As a St. Louis personal injury lawyer, I noted a recent news report that a 16-year-old girl’s death in the adolescent psychiatric ward of SSM DePaul Health Center in Bridgeton was ruled a homicide. State and federal regulators had already warned the hospital to correct its alarming series of lapses in patient safety. The hospital apparently failed to live up to its moral and legal obligations to provide enough well-trained staff to care for all of its patients. The tragic result may have been the death of Alexis Evette Richie, who had reportedly been verbally and physically abused by staff members.
Alexis had been in foster care for nine years and was often in emotional turmoil that led to acting out. She was admitted to DePaul after stabbing a teacher at Evangelical Children’s Home with a pencil on October 16, 2009. She died in the hospital ten days later. The day of her death, she reportedly verbally abused and physically attacked DePaul staff members after she was told that it was time to go to bed, and was threatened with a tranquilizer when she did not comply. To restrain her, staff members held her facedown in a beanbag chair while a nurse administered shots of Geodon (ziprasidone), an antipsychotic, and Ativan (lorazepam), an anti-anxiety drug. Then the nurse left. Alexis reportedly went limp, so the aides left her facedown in the beanbag chair. Finally, the charge nurse checked on Alexis and found her unresponsive and soaked in her own urine, with a weak pulse, no reflexes and fixed pupils.
The charge nurse did not begin CPR, and nurses even told an aide not to begin CPR because there was no breathing mask. The aide started CPR anyway, 12 minutes after the charge nurse discovered Alexis’s condition. Nine minutes later, a doctor put a breathing tube down Alexis’s throat, and an emergency team tried to restart her heart, but soon after, she was pronounced dead. An autopsy showed that she died from being sedated and suffocated by the beanbag chair. Leaving Alexis for 12 minutes after she stopped moving was cited as a serious problem in investigations by both the state health inspector and the Children’s Division of the Missouri Department of Social Services. The Children’s Division also charged the aides and the nurse who administered the shots with child neglect, since Alexis had been a ward of the state. Alexis’s biological parents have hired an attorney to investigate the case as well.
In my view as a Missouri wrongful death attorney, cases like Alexis’s demonstrate what can go wrong when hospital staff are poorly trained, ill-supervised, and spread too thin. State and federal regulators had warned DePaul two years earlier to pay more attention to patient safety after learning about other patients’ deaths after being restrained and secluded — deaths that DePaul failed to report to the authorities, as is legally required. A nurse said that the hospital was short-staffed because of budget cuts, so patients in seclusion and restraint weren’t being monitored constantly, also as legally required. And in Alexis’s case, nurses told police that they didn’t even know why they didn’t start CPR on Alexis as soon as they discovered her condition.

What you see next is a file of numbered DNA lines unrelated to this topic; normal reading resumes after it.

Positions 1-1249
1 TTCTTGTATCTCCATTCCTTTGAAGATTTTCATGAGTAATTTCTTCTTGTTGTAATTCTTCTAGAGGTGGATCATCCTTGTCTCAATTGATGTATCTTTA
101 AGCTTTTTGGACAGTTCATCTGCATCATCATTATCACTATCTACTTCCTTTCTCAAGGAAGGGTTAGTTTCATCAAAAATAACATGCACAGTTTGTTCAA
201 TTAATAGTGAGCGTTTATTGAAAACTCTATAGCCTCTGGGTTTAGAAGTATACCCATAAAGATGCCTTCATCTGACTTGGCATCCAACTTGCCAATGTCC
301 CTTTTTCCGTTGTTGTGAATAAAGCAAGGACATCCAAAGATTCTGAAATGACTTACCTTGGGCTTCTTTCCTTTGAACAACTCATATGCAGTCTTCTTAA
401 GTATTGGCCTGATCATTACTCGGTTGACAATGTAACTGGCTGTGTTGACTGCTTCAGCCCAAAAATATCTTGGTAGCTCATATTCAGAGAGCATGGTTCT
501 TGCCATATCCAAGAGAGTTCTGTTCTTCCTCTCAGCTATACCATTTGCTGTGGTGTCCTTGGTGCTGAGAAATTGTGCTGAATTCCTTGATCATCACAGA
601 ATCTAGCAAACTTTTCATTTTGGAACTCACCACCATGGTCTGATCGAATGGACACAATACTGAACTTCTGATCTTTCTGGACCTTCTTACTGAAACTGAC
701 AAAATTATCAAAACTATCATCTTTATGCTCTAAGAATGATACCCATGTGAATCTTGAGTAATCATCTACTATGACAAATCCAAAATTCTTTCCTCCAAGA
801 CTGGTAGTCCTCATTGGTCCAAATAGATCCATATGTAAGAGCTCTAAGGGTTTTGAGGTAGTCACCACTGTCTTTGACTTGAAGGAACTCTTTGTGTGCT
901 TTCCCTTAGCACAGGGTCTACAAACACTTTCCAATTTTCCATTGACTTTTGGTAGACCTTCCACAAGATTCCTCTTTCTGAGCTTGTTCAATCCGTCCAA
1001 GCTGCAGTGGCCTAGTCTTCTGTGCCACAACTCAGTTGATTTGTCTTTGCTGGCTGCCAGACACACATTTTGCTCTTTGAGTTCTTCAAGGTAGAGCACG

Patients who enter a hospital do so expecting to get better, not to be neglected and abused. All patients, including foster children with no one to stand up for them, should be able to expect that hospitals will adhere to basic standards of care. Federal and state regulators do their best to ensure that hospitals meet their responsibilities, but as DePaul’s case demonstrates, when hospitals keep regulators in the dark about their problems, regulators can’t always address the problems. Unfortunately, patients and their families are the ones who experience the consequences of these failings. A southern Illinois personal injury attorney can help these victims fight back, holding negligent hospitals responsible for their careless conduct. It’s important for families of victims killed by a hospital staff’s carelessness to contact a lawyer immediately, since wrongful death lawsuits must be filed within as little as 30 days after families learn about the incident.
The personal injury lawyers of Carey, Danis & Lowe are experienced in helping families injured by hospitals’ negligence. We represent family members in cases of wrongful death or serious personal injury, and help victims seek compensation for all of the physical, emotional and financial damage the wrongful act caused. This can include compensation for past and future medical expenses, lost past and future wages, pain and suffering, disability and other damages. It also includes compensation for lost quality of life, a permanent disability or the permanent loss of a loved one’s care and companionship. We offer a free initial consultation to all potential clients, and if you cannot make it to our office, we will come to you at the hospital or at your home. To learn more, you can call us toll-free at 1-877-678-3400, or send us a message online.